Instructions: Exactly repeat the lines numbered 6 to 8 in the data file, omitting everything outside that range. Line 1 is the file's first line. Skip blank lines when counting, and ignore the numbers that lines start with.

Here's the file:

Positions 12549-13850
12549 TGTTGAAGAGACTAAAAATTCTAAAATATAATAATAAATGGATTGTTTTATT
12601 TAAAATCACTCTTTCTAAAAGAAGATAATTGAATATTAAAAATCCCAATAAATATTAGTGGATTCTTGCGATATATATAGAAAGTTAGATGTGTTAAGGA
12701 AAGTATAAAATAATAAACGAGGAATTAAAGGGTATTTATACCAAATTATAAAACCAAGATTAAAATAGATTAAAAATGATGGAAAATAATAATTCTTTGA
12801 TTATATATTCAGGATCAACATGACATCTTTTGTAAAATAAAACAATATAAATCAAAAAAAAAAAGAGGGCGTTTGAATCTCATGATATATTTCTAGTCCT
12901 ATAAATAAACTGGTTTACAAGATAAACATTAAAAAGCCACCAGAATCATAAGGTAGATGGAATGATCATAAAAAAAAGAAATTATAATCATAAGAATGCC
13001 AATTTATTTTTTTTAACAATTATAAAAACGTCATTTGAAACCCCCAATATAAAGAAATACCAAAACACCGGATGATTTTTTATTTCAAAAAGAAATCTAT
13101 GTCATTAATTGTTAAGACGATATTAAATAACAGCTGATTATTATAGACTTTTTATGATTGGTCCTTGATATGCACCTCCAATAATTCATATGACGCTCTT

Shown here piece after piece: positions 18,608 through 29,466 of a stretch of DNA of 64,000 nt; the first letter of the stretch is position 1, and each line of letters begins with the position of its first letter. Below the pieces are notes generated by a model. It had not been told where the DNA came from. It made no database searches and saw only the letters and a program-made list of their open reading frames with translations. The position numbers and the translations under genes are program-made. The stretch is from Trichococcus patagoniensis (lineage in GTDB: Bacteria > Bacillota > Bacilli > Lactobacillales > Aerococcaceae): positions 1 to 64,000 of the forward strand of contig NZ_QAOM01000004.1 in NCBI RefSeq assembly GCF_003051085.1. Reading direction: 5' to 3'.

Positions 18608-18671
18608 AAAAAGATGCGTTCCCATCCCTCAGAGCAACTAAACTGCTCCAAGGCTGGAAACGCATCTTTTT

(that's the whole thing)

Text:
12901 ATAAATAAACTGGTTTACAAGATAAACATTAAAAAGCCACCAGAATCATAAGGTAGATGGAATGATCATAAAAAAAAGAAATTATAATCATAAGAATGCC
13001 AATTTATTTTTTTTAACAATTATAAAAACGTCATTTGAAACCCCCAATATAAAGAAATACCAAAACACCGGATGATTTTTTATTTCAAAAAGAAATCTAT
13101 GTCATTAATTGTTAAGACGATATTAAATAACAGCTGATTATTATAGACTTTTTATGATTGGTCCTTGATATGCACCTCCAATAATTCATATGACGCTCTT